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In this review of Ayobami Adebayo’s Stay with Me, the author recounts her personal experience with friends who were affected by sickle cell anaemia, a malady that adversely affects many families on the African continent.  

I grew up in a small town in Kenya that felt like it had too many families affected by sickle cell disease. We knew of so and so’s brother or sister who was a sickler or had unfortunately passed away as a result of the disease.

From a young age, I enjoyed reading. The only way I would avoid being on the noisemakers’ list in class was if I had a book to keep me busy and my mouth shut. My friend Adam was also an avid reader. I remember one time an assembly noticing some coins on the ground and wondering aloud how come no one had claimed the money. “Ama they are counterfeit?” I asked no one in particular, wondering if the money had remained unclaimed because it was counterfeit. You know how it goes – “finders keepers!” Adam smiled from the next row and said: “So you have also read The Melted Coins?” with reference to a what was then a recent issue in The Hardy Boys series. We probably read the same copy, knowing how books are shared amongst friends.

Adam was a sickler. He lived with the illness until his early 20s when he succumbed to the disease when he had just enrolled for his second year at university. Reading Ayobami Adebayo’s Stay With Me reminded me of Adam and the many families I know that have been affected by the disease. This is because Adebayo uses the story of a couple’s upheavals to explore how the chronic illness affects families. I actually emailed two of my literati friends to ask if they had read any other work by an African writer that talked about sickle cell disease. Like me, prior to Adebayo’s novel, they had not encountered an African writer who addressed a malady that adversely affects many families on the continent.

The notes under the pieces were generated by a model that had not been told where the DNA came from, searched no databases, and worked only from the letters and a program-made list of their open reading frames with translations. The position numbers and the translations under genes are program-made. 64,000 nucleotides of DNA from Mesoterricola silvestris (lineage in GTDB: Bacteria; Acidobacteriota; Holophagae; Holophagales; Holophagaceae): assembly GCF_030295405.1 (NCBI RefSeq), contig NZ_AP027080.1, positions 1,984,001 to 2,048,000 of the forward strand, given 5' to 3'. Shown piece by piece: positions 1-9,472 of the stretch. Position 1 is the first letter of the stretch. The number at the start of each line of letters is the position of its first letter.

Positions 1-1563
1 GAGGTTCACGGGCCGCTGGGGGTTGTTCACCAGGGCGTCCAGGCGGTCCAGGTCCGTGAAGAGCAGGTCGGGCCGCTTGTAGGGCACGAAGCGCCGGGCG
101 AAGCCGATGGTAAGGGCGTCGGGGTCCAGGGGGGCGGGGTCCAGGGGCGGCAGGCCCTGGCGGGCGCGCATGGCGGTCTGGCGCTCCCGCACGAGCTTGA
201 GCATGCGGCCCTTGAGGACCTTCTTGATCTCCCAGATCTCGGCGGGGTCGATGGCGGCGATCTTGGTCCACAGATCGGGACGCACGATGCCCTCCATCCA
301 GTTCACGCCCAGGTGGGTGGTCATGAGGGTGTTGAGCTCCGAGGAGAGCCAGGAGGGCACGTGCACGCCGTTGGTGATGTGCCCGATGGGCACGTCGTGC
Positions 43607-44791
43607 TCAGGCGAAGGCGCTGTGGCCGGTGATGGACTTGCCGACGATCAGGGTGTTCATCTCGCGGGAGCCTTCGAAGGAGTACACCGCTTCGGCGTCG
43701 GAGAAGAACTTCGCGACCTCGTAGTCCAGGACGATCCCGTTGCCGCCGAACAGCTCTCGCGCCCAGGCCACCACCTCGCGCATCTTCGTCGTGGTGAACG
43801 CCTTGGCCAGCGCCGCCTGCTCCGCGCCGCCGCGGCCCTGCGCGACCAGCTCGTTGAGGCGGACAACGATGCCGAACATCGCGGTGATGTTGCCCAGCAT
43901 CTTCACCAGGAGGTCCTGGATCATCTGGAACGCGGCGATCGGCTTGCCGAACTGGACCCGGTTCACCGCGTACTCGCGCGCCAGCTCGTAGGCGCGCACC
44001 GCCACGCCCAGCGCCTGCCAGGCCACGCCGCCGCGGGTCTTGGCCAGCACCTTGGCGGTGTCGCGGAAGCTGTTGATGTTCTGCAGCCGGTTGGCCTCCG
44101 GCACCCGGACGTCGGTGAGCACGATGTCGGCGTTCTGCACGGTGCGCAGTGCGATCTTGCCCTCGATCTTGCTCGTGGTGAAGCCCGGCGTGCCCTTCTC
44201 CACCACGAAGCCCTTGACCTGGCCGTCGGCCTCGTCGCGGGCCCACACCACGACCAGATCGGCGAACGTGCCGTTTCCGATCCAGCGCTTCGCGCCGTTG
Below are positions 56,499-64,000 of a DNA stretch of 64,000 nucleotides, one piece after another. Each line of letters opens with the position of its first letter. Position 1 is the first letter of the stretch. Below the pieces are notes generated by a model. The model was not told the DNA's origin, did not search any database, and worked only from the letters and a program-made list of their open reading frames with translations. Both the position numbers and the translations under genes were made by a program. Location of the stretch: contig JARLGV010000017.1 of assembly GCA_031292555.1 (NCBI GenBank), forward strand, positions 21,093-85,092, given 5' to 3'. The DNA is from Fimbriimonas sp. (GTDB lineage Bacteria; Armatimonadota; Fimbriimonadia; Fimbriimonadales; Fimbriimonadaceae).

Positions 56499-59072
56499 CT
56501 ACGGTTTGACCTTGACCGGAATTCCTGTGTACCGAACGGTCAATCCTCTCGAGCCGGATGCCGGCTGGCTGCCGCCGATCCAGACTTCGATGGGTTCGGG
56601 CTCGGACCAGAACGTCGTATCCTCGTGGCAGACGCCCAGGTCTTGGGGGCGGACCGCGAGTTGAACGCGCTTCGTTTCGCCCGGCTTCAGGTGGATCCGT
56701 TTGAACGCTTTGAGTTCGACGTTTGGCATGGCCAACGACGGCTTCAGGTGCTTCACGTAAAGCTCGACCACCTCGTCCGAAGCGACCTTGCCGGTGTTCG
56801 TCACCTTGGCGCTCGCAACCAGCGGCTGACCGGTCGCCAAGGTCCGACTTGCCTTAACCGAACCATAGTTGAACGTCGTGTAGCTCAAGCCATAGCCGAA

Adebayo’s debut novel is an engaging read that explores the lives of a young married couple, Akin and his wife Yejide. Through these characters, Adebayo narrates life and death, and everything in between — love, loss, disease — in a manner that gets the reader invested in their lives, rooting for characters to triumph over hurdles that threaten to tear families apart. Adebayo weaves the narratives of dis(ease), both on a mental and physical level, in an engaging manner.

The novel is set in Nigeria in the 1980s, against the backdrop of political upheaval in the country as she struggled to transition from military to civilian rule. The setting is a fitting reminder that even in times of civil strife, citizens continue to live and experience their own upheavals, separate from the national chaos. This is not to say that macropolitics do not have a significant impact on the lives of individual citizens.

Polygamy is one of the issues addressed in the text. Just like in Lola Shoneyin’s The Secret Lives of Baba Segi’s Wives, Adebayo explores polygamy intertwined with fertility. Both novels explore the drama that comes with secrecy in polygamous families. On page 106, we learn just how important secrecy is from Yejide. “In a polygamous home, eavesdropping was not just rude, it was criminal. Everyone has secrets, secrets that they were ready to guard with their lives.”